But with a kid, everything changed. My wife was on maternity leave for a while, and when I got home from work, she was justifiably exhausted and ready to have me take over the kid for a while—something I was happy to do, having missed him all day. As a newborn, he didn’t have a sleep schedule so much as a series of randomly-occurring naps of no set duration, which made it tough for me to get enough sleep to function as a human being, let alone compose words of deathless (or even usably disposable) prose. I could usually scrounge a couple of hours each week to get work done, which was enough to stay on top of my freelance deadlines . . . but what about my novel, the fourth and final one on my contract, due shortly before my son turns six months old? And what about after my wife’s maternity leave ended and she went back to work, too? We wrangled our schedules such that we could avoid day care—I take the kid into the office with me a couple days a week (it’s a small office, and baby-friendly, which helps), and my wife works from home a few different days a week, so between us, the kid is always taken care of. But that means a distinct lack of what you childless types call “free time.” Where was I going to get seven or eight hours in a row, ever, to binge-write fiction?
Well, nowhere. With a kid, long chunks of time to write is like perpetual motion or zero point energy. You just can’t get it, at least, not without putting more energy into the system than you get out. I was seriously contemplating hiring a babysitter for a few hours just so I could write—but with the kind of money fiction writing pays, that quickly becomes a losing proposition, economically speaking. So . . . I adjusted. Turns out, that’s what being a parent requires. Yes, I’m a natural binge writer. Yes, my preferred technique is to slip into that wonderful zen state of flow for several hours and emerge with twenty or thirty pages of prose. But you know what? Too bad.
Let me tell you how I write now: in ten or fifteen minute increments. Sometimes a whole half hour on my lunch breaks at work. Or, when my kid wakes up at 4:30 a.m. and wants to eat, and I pour a bottle down him and know he’ll sleep for a couple more hours, I don’t go back to bed—I take advantage of that two hours, and sleep-dep be damned. We’ve got this toy—we call it the “sun spinner”—that’s basically a colorful mat with some toys dangling above, and big mirror, and it spins and sings and talks. Our kid loves it. Put him on his back under the mirror and he giggles and coos for ten minutes, or 20 minutes, or even 30 minutes. That’s when I write—hell, that’s when I wrote most of this. Now, at four months old, he’s finally getting into something resembling a sleep routine, with a morning nap and an afternoon nap. The naps don’t always happen, and they aren’t of dependable length, but on a good day he’ll snooze in the swing for a couple of hours in the morning and a couple of hours in the afternoon, and if I’m home from work that day, I get into work-mode and I crank.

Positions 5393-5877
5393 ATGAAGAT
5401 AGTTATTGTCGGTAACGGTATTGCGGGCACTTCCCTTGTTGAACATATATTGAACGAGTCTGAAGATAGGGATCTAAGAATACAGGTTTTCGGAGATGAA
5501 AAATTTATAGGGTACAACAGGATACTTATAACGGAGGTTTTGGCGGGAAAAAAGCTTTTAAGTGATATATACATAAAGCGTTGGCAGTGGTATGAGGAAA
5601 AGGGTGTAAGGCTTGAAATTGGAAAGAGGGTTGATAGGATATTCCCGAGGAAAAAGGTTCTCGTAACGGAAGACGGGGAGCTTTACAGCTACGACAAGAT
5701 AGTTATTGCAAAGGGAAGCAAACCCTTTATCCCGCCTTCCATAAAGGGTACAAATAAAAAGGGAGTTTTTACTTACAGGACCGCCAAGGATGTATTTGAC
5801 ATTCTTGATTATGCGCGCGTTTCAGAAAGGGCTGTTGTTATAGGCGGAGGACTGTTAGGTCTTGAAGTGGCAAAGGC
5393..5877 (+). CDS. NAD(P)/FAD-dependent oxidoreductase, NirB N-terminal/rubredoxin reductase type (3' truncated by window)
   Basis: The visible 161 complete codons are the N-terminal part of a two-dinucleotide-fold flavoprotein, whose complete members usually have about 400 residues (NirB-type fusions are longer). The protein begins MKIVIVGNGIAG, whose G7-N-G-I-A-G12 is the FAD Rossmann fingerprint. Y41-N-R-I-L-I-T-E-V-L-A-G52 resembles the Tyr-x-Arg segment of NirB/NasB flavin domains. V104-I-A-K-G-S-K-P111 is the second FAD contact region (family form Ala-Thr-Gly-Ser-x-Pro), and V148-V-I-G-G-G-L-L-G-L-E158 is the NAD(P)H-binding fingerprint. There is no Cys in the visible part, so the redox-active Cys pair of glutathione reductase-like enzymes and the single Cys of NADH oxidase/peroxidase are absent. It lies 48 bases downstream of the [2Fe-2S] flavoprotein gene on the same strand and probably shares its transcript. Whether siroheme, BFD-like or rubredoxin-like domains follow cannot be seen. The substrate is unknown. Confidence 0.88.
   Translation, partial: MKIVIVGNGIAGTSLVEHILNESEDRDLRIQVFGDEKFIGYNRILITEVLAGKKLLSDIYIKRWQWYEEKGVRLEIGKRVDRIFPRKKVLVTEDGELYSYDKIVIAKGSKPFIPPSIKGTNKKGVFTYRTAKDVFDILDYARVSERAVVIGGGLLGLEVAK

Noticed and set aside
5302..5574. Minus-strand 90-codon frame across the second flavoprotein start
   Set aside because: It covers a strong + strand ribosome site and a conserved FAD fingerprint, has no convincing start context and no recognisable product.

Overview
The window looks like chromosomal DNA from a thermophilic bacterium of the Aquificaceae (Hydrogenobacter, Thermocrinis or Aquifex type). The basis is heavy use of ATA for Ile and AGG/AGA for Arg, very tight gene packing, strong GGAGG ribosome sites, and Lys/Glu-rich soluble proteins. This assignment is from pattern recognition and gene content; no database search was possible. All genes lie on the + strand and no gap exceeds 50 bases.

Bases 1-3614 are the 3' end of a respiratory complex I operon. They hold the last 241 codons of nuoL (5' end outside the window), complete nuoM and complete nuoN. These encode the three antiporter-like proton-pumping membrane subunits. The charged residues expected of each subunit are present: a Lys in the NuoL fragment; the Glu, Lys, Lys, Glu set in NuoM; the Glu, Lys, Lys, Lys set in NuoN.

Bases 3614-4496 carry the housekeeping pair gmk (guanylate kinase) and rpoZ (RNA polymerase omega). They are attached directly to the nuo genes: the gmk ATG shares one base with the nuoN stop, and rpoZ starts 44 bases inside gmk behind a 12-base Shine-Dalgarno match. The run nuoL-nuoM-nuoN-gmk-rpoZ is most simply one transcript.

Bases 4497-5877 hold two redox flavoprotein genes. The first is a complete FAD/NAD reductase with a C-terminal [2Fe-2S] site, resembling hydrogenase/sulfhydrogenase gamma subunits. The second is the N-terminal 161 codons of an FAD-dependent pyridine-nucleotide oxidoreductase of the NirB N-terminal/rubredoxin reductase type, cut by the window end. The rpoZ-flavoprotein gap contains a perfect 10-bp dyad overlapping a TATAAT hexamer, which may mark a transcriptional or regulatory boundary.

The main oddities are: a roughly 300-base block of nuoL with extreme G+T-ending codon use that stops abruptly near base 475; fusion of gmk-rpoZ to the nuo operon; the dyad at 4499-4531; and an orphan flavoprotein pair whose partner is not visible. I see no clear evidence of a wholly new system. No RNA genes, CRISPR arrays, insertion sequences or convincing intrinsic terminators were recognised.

I am no longer thrown off my game by interruptions, phone calls, knocks at the door. Such things, once enough to distract me and wreck my productivity, now don’t even rate notice. I can pick up a plot thread abandoned two weeks ago mid-sentence and make it work again. I can type one-handed with a baby hanging on my other arm, gnawing on my bicep and kicking my keyboard tray. I plot while I push him in the stroller. I read page proofs while bottle feeding. I check copyedits during tummy time. I put him in the baby harness on my chest and type while he hollers about how incredibly bored he is just watching black marks appear on a white screen.
I just do it. It helps that I have no choice. Deadlines have a way of concentrating the mind. Is my writing as good now as it once was? I have no idea. It’s definitely different. I worry about the flow of the language, that it might have lost something since I’m producing prose in such short bursts. I worry about having less time to revise, and about having more typos and continuity errors than I used to, and producing generally rougher and more hideous first drafts. And it’s not like I’ve got this thing figured out for all time; I mean, my son is four months old right now. He’s tiny, he pretty much stays where we put him (flailing and early attempts at rolling aside), and he’s overall easygoing. What will I do when he can get out of the swing on his own and do himself bodily harm if I don’t keep a close eye on him? What happens when the terrible twos start and he begins testing limits? When he needs help with his spelling homework? When I’m trying to work and he comes in after school and says, hopefully, “Daddy, will you play with me?” Will I really be able to look at him and say, “Not now, kiddo, daddy’s plotting?” I don’t know. I don’t know how it’ll work. I just know it will, somehow. Learning that I’m capable of absorbing major disruptions to my beloved routines, that I can make adjustments to do what’s necessary, is the first thing my son taught me. (Because I already knew how to change poop-filled diapers.)
Tim Pratt lives in Oakland California with his wife Heather Shaw and their son River. His short fiction has appeared in The Best American Short Stories, The Year's Best Fantasy and Horror, and other nice places, and last year his story "Impossible Dreams" won a Hugo Award. Just lately he's been publishing a series of urban fantasy novels under the name T.A. Pratt, starting with Blood Engines in 2007, with Poison Sleep and Dead Reign to follow in 2008.